Not only about the war

As the Democrats give contradictory signals on Iraq, the US anti-war movement prepares to exert pressure for withdrawal and compensation for war damage. But it's not only on the military front that Bush is weakened. David Moburg reports

December 1, 2006
5 min read

After their victory in the 7 November elections, Democrat leaders in the US Congress seem to recognise that they have a mandate from voters to begin withdrawing troops from Iraq. But even if they express resolve now, action won’t be easy: George Bush controls more levers of power than they do as legislators. Though they have the power of the purse, top Democrats in the House and Senate indicate that they are unwilling to cut off funds for the war. They fear being accused of endangering US soldiers. Moreover, Democrats are not unified on a single plan, and divisions are likely to remain over the key issue of whether to set a clear date for final withdrawal.

Anti-war groups are optimistic. ‘There is jubilation by the major groups organised against the war,’ says Judith LeBlanc, national co-chair of United for Peace and Justice, a coalition of 1,400 groups that has called for another demonstration against the war shortly after the new Congress convenes in January. ‘There are high enough expectations for the movement to exercise its muscle right away. There will be no honeymoon.’

Many pundits have portrayed the election as a victory for centrism, even conservatism, arguing that Republicans lost because they had become corrupt and abandoned conservative principles. But despite the views of some of the newly elected Democrats – such as supporting the gun lobby or opposing abortion – nearly all of them ran as sharp critics of the war.

Most also ran on a platform of what Americans call ‘economic populism’ – that is, government action to protect working- and middle-class living standards. Real income has been flat or declining for all but the top fifth of earners over the past six years, and job growth has been anaemic despite low official unemployment figures.

On the war and economic issues, voters were both repudiating Bush and the Republicans and tilting in a more progressive direction. In 2004, Bush was narrowly re-elected because in key states enough voters believed that he was preferable on issues of national security and fighting terrorism.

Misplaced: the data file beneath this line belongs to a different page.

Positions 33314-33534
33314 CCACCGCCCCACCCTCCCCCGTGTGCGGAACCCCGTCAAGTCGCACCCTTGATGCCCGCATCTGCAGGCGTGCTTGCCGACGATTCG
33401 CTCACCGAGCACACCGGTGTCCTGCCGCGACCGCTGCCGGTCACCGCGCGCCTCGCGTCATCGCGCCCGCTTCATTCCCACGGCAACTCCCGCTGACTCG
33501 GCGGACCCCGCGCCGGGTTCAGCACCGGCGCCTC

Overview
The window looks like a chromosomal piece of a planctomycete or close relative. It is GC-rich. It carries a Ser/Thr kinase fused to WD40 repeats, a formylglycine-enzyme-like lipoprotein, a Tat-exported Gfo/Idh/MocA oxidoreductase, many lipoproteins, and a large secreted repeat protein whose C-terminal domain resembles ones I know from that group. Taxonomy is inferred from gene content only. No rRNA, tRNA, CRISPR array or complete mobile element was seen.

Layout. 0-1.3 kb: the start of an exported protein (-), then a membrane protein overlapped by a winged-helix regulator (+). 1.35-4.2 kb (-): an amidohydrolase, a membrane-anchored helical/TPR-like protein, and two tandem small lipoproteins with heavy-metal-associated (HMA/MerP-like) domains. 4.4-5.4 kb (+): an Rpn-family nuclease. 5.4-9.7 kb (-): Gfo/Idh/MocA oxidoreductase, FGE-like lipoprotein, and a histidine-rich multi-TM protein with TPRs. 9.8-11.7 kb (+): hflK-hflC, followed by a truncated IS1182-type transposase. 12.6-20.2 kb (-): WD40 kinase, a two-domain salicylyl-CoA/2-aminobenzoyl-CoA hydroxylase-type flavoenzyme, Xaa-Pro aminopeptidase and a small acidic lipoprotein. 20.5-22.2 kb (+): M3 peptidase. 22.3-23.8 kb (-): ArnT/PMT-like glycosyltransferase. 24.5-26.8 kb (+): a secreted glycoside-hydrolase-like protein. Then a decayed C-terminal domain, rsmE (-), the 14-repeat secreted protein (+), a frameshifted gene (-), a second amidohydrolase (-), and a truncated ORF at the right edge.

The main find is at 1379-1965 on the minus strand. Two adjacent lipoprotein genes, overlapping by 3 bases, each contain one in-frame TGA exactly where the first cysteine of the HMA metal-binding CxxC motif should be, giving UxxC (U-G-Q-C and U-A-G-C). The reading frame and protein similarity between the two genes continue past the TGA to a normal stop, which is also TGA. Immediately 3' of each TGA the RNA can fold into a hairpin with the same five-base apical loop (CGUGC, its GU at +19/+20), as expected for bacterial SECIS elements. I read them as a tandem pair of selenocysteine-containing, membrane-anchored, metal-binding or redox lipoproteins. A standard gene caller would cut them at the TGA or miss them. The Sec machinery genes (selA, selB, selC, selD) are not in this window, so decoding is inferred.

But the deteriorating course of the war in Iraq and the growing sense that the war is not being fought to increase security combined to undercut Bush’s credibility. This allowed voter unease over economic issues to come to the fore. The Democrats have a basic plan that they hope to push through quickly, including raising the minimum wage (now $5. 15 an hour and last raised a decade ago). The popularity of this move is demonstrated by the very strong referendum votes in six states to raise their own minimum wages above the federal level.

Democrats also plan to roll back oil company subsidies, pass new ethics legislation and change a Republican prescription drug plan for the elderly that actually prohibited the federal government from negotiating with pharmaceutical companies over the price of drugs.

There will be other clashes on economic issues, including the continuation of Bush’s tax cuts for the rich, new trade deals (which growing numbers of Democrats insist must include protections for labour and the environment) and the expansion of public health insurance to cover some of the 46 million Americans lacking it.

On Iraq, both the Senate Democrat leader, Harry Reid of Nevada, and Michigan senator Carl Levin, who is expected to head the armed services committee, announced after the election that they would push for starting a ‘phased withdrawal’ of troops within the next four to six months. In the House, Jim McGovern from Massachusetts has proposed tying funding for Iraq (which has already cost $500 billion and for which the administration is prepared to request $160 billion for the coming year) to troop withdrawal and reconstruction.

The anti-war movement will be focused on withdrawing troops. Its credibility in making that demand has been bolstered by support from growing numbers of war veterans and a surprising group of 200 active duty soldiers in Iraq. But campaigners will also argue that the US should pay for war damage to Iraq, a proposition that may be much harder to sell to American voters.

Democrats are divided, and as a party they are vulnerable to political blackmail from senator Joe Lieberman. A pro-war Democrat who was defeated by an anti-war candidate in the primary election, Lieberman nevertheless won re-election in Connecticut as an independent with heavy Republican support. If Lieberman – still an ardent defender of the war – switched to the Republicans, as he has hinted he could consider, Democrats would lose control of the Senate.